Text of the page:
Sibanye gold costs top R1m/kg during strike
The cost of production was nearly double the metal’s price during the five-month Amcu strike
The true cost of the five-month strike at Sibanye-Stillwater’s gold mines was laid bare in its March quarter numbers, with the cost of production nearly double that of the price it received.
The group's all-in sustaining costs were R1m per kg of gold, far above the R550,000/kg at normal production levels, CEO Neal Froneman said.
At Beatrix, the worst-affected mine during the strike, its all-in sustaining costs were R1.1m/kg.
To put these costs into perspective, the global average all-in sustaining cost during 2018 was $897/oz, which at the prevailing exchange rate works out to around R418,000/kg.
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Sibanye is restructuring two unprofitable mines, Beatrix and Driefontein. Sibanye has said up to 6,670 people could be affected in the process, the results of which will be released in coming weeks.
The Association of Mineworkers and Construction Union (Amcu) called a wage strike on November 21 2018, and ended it a few days short of a full five months on April 17, settling for little more than three other unions had agreed to in November.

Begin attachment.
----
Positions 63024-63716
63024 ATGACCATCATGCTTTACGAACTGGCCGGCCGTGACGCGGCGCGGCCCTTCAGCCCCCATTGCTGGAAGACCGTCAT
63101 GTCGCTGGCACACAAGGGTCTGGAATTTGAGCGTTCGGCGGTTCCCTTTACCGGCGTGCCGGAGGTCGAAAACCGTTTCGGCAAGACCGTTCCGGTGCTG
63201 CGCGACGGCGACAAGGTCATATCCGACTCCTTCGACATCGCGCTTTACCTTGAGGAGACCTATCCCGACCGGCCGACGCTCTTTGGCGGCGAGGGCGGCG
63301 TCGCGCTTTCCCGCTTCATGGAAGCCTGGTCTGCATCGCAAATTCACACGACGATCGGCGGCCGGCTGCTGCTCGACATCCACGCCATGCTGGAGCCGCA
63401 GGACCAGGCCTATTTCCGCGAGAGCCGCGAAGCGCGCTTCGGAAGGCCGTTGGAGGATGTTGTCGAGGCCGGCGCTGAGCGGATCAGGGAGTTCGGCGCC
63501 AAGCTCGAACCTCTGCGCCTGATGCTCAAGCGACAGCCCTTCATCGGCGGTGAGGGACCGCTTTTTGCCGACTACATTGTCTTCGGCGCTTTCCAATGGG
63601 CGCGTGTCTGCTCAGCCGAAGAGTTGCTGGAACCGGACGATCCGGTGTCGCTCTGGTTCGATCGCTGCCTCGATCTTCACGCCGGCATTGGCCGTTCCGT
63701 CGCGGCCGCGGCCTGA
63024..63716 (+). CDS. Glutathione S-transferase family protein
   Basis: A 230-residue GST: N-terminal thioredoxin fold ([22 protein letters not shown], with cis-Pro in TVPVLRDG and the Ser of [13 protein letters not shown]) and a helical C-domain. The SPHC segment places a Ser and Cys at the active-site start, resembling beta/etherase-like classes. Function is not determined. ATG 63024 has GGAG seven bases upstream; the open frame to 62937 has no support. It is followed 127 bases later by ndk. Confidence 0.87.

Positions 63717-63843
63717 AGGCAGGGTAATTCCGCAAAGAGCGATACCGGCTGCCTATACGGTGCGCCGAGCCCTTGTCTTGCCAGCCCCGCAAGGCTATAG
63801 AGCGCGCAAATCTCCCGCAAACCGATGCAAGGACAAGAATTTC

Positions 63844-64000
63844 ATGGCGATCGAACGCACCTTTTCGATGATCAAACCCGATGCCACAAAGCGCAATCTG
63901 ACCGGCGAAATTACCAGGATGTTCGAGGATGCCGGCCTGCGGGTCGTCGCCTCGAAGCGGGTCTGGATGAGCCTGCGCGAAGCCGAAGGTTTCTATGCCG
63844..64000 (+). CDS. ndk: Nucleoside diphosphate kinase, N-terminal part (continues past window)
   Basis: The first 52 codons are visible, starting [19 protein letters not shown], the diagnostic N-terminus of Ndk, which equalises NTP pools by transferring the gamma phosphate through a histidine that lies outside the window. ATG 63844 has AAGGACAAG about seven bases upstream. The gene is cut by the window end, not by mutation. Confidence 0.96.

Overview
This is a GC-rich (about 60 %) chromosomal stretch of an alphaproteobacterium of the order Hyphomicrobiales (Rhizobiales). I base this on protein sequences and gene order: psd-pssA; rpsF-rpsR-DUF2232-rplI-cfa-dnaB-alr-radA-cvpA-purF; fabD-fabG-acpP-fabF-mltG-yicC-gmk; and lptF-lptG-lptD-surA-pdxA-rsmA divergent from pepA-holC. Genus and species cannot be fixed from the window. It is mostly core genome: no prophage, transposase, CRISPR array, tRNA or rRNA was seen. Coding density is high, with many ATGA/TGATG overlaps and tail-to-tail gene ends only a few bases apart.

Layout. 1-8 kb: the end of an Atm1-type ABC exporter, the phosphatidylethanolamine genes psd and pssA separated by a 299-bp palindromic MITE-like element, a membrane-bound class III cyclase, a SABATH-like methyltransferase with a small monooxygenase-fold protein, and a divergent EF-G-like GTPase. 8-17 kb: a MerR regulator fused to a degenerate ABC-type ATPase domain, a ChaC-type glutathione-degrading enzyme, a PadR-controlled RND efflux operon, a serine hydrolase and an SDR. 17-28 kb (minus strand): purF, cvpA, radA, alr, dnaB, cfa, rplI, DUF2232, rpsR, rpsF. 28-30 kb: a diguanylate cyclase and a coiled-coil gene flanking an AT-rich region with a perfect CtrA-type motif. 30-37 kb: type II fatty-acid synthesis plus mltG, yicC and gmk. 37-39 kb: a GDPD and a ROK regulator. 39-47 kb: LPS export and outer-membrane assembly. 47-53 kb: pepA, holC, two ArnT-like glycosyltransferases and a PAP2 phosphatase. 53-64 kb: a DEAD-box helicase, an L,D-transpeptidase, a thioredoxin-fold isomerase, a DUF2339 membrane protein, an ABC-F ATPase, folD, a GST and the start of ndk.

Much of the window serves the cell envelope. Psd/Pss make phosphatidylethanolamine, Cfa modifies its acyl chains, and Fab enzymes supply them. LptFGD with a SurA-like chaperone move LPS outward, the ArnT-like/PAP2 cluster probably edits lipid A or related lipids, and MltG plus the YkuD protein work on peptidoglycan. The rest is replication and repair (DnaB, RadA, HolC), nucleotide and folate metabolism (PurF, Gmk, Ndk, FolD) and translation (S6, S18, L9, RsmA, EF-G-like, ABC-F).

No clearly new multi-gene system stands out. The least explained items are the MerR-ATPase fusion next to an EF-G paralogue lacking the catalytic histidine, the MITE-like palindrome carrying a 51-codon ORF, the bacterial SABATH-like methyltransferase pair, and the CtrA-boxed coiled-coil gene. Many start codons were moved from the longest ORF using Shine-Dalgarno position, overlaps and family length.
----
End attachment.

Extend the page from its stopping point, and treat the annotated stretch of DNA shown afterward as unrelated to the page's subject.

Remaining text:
But the damage done by bringing out half the gold workforce on strike was revealed in the first quarter’s numbers.
Gold output, excluding that from the 38%-held DRDGold, a tailings retreatment specialist that was unaffected by the strike, fell by 63% to 106,948oz compared with the same quarter a year earlier.
The received gold price for the quarter was R588,040/kg.
The strike meant Sibanye was unable to realise the improved gold price, which averaged R507,719/kg a year ago.
Sibanye noted, however, its platinum group metals (PGMs) businesses in SA and the US offset losses from the gold division.
“The operational and financial impact of this extended strike at the SA gold operations was mitigated by another solid operational performance from the SA PGM operations,” Sibanye said.
The strong increase in palladium and rhodium prices combined with a 17% weakening of the rand against the dollar pushed up earnings and cash flows at its local PGM portfolio, which includes the Rustenburg mines it bought from Anglo American Platinum, and the whole of Aquarius Platinum.
Adjusted earnings before interest, tax, depreciation and amortisation (ebitda) is not a recognised accounting measurement but it is one Sibanye’s lenders use to measure against debt when assessing the company’s compliance with debt covenants.
The SA PGM business reported an increase of adjusted ebitda by 38% to R353m.
All together, the South African and US PGM operations, excluding Rustenburg, which operates under a toll treatment agreement meaning revenue will be realised in coming months, generated adjusted ebitda of R1.82bn in the quarter, offsetting the R1.66bn loss from the gold division.
Sibanye reported a net debt to adjusted ebitda ratio of three times, which is below the 3.5 times ratio set in the covenants for 2019.
Sibanye has raised R3.45bn in a rights issue and income from forward gold sales.
“Precious metals prices remain significantly elevated and at current spot prices further deleveraging towards an anticipated target of 1.8 times net debt to adjusted ebitda is expected by year-end,” said Froneman.